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ASEAN ANALYSIS

Asean Affairs  24 September  2015





THE  WORLD’S  INHUMANITY  TO  CHILDREN

by

ARNOLD  A.  McMAHON


UNICEF (the United Nations International Children’s Emergency Fund) in its September 2015 Report states that more than a quarter of a billion (yes billion) children under the age of 5 - to be precise, 236,000,000,000 -  died in this world between 1990 and 2015, whose deaths were preventable. This is more than all the deaths in all the wars and concentration camps down through history. In 2015 alone, 5.9 million children under the age of 5 will die. The target set by the Sustainable Development Goals which are expected to be adopted by the United Nations General Assembly this month will allow at  least another 56 million to die by 2030. On a daily basis, 16,000 are dying every day, 11 every minute.

The world knows how to prevent these deaths. It has been decreasing the number of deaths. In 1990, 12.7 million children under 5 were dying each year. Better care during pregnancy, better post-natal care, mosquito nets, vaccinations, better nutrition etc. - all helped to save the lives of children. The world has enough resources and logistical capability to save these lives. What it lacks is the will.

These children are defenseless. They cannot get a job. They do not know what is wrong with them, what measures to take to ensure their survival. They are totally dependent on us. While it is commendable that measures have been taken to save millions of children’s lives, it is not enough. Being human demands that we do everything necessary to save all these children. Currently, we are not doing that.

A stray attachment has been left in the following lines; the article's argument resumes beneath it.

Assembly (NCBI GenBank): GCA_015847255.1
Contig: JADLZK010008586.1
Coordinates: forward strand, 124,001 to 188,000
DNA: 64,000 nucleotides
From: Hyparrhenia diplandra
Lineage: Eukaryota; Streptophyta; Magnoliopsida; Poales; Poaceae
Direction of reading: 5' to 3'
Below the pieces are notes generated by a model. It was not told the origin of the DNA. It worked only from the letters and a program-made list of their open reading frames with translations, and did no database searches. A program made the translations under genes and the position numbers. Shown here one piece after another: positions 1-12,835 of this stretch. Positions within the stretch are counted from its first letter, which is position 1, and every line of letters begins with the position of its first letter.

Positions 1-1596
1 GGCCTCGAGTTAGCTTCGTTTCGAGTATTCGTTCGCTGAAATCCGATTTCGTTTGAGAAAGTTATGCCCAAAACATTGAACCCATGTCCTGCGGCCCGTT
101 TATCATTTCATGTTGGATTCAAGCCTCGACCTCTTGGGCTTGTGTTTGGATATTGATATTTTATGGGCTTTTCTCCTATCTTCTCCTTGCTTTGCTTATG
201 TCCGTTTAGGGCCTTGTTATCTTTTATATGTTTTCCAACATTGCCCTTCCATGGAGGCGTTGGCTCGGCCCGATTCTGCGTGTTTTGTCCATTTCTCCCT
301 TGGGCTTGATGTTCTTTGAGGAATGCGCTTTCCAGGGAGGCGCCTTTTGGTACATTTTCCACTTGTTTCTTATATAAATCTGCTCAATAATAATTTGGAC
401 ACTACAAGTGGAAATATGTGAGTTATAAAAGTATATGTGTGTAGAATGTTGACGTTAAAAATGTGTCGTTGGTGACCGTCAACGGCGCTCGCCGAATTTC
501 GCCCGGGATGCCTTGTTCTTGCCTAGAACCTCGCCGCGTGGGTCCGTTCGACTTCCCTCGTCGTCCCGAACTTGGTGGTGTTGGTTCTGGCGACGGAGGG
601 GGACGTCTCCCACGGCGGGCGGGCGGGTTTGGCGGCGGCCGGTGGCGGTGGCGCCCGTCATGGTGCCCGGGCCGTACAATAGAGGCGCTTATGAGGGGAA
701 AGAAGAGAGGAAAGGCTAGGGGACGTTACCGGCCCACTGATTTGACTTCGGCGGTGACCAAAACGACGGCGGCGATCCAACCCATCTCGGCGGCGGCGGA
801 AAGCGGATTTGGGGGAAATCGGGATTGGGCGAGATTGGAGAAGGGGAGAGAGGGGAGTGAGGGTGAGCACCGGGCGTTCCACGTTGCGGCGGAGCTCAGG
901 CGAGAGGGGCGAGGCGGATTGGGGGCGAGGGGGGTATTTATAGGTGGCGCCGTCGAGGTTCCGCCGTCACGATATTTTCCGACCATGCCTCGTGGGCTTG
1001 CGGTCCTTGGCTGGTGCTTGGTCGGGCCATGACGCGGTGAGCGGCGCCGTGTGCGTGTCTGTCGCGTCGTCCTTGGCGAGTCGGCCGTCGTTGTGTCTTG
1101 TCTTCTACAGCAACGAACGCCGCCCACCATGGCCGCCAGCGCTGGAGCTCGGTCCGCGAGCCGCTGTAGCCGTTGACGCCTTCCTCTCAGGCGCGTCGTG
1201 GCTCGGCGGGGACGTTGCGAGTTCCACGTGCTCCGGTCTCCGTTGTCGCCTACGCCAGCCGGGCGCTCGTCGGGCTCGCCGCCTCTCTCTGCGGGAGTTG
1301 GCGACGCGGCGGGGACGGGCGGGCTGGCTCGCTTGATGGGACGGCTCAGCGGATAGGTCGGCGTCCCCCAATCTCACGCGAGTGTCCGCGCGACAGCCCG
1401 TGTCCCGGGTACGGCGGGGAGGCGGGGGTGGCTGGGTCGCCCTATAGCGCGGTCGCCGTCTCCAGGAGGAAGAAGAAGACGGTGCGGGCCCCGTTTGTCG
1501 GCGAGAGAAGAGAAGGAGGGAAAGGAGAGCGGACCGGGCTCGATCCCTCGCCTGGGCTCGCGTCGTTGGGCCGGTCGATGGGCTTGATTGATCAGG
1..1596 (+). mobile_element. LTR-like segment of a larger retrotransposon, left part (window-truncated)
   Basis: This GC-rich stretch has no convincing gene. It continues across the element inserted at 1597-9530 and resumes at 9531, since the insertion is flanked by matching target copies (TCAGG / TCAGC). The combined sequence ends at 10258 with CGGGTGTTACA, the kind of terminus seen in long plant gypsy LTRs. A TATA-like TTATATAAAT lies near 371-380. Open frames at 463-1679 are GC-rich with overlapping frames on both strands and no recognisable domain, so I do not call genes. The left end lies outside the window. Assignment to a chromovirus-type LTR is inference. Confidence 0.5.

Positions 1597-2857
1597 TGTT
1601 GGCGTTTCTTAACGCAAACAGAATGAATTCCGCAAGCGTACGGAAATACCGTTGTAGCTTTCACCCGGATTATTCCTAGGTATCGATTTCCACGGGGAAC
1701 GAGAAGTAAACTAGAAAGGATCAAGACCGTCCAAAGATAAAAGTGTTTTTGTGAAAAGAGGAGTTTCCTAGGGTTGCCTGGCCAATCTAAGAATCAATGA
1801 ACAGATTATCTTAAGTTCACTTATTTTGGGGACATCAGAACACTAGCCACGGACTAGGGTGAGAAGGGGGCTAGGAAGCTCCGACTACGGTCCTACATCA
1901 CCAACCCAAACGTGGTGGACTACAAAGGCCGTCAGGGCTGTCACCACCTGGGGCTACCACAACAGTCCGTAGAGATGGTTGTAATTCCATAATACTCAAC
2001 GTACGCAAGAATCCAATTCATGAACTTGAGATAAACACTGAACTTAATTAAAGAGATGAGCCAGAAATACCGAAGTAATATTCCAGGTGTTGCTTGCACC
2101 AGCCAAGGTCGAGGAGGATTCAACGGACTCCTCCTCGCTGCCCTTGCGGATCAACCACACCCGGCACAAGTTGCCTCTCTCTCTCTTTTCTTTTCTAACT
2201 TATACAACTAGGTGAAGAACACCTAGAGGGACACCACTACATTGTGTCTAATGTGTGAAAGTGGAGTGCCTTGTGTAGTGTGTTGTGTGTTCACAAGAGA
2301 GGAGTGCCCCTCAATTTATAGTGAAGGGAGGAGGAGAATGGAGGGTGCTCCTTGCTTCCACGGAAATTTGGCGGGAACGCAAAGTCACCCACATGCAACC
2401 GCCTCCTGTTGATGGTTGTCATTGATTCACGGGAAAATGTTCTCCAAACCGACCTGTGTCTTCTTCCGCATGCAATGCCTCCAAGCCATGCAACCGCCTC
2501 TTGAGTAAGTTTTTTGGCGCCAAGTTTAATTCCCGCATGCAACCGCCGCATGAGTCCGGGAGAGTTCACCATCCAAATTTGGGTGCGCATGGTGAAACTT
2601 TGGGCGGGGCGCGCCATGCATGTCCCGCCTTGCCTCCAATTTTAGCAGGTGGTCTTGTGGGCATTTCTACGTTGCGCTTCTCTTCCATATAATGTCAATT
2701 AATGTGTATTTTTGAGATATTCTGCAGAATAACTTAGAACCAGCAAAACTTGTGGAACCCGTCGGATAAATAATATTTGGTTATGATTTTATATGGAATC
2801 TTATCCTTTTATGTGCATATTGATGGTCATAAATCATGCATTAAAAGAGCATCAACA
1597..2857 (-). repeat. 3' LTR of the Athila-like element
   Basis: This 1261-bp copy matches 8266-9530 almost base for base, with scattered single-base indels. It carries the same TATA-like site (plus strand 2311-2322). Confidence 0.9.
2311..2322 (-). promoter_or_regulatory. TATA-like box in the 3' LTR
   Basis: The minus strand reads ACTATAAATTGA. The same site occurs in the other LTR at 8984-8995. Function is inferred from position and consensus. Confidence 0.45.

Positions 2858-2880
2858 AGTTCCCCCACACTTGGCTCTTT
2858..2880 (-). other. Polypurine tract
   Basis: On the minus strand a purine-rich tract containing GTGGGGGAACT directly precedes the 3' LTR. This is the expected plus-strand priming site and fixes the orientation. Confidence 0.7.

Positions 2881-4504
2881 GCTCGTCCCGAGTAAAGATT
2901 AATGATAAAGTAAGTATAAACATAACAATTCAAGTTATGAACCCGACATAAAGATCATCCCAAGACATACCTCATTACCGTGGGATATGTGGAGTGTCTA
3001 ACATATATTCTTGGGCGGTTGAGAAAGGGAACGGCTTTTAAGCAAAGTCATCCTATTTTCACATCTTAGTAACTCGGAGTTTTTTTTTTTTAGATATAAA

This is a global problem. The fact that the child who is dying maybe thousands of miles away does not absolve us of our obligation. The old adage that one should not do to another what one does not want done to oneself is still universally true. If we were that child thousands of miles away, would we not want everybody in the world to do all they could to save us?

The areas of greatest concern are Sub-Saharan Africa and South Asia. The country with the highest under-five deaths per 1000 births is Angola. This year, 157 under-five children out of 1000 will die. In 1990, the number was 229 out of a thousand. So, there has been progress, but close to 1 in 5 children never make it to the age of 5. The number who die within the first 28 days of life is 49 out of 1000. These cold figures do not express the agony, pain and suffering that their families experience.

In the United States, the number who die before the age of 5 is 7 out of 1000, 20 times less than in Angola. The number who die within the first 28 days of life is 4 out of 1000 - 12 times less than in Angola. But even the U.S. does not have the best record - 148th. position out of 193, with the higher the number, the better the record. Finland and Iceland jointly rank highest at 193.

Statistics could be piled upon statistics, but the essential message is the same. As long as we not do everything in our power to prevent the deaths of these children, we are diminishing our humanity, in the same way that slaveowners and conquerors diminished theirs. Will future generations look back and wonder how we could let all those precious lives wither away?  Hopefully, they will not have to make that judgment. Hopefully, the world - and especially the world leaders gathered at the U.N. Summit this Fall - will look the problem squarely in the face, and set about doing all that is necessary.

Each child is a precious human being. There is no reason that any of their lives should be snuffed out because we did not care enough. Let your voice be heard loud and clear to all concerned. After all, we are here because others were concerned to keep us alive. Let us do likewise.



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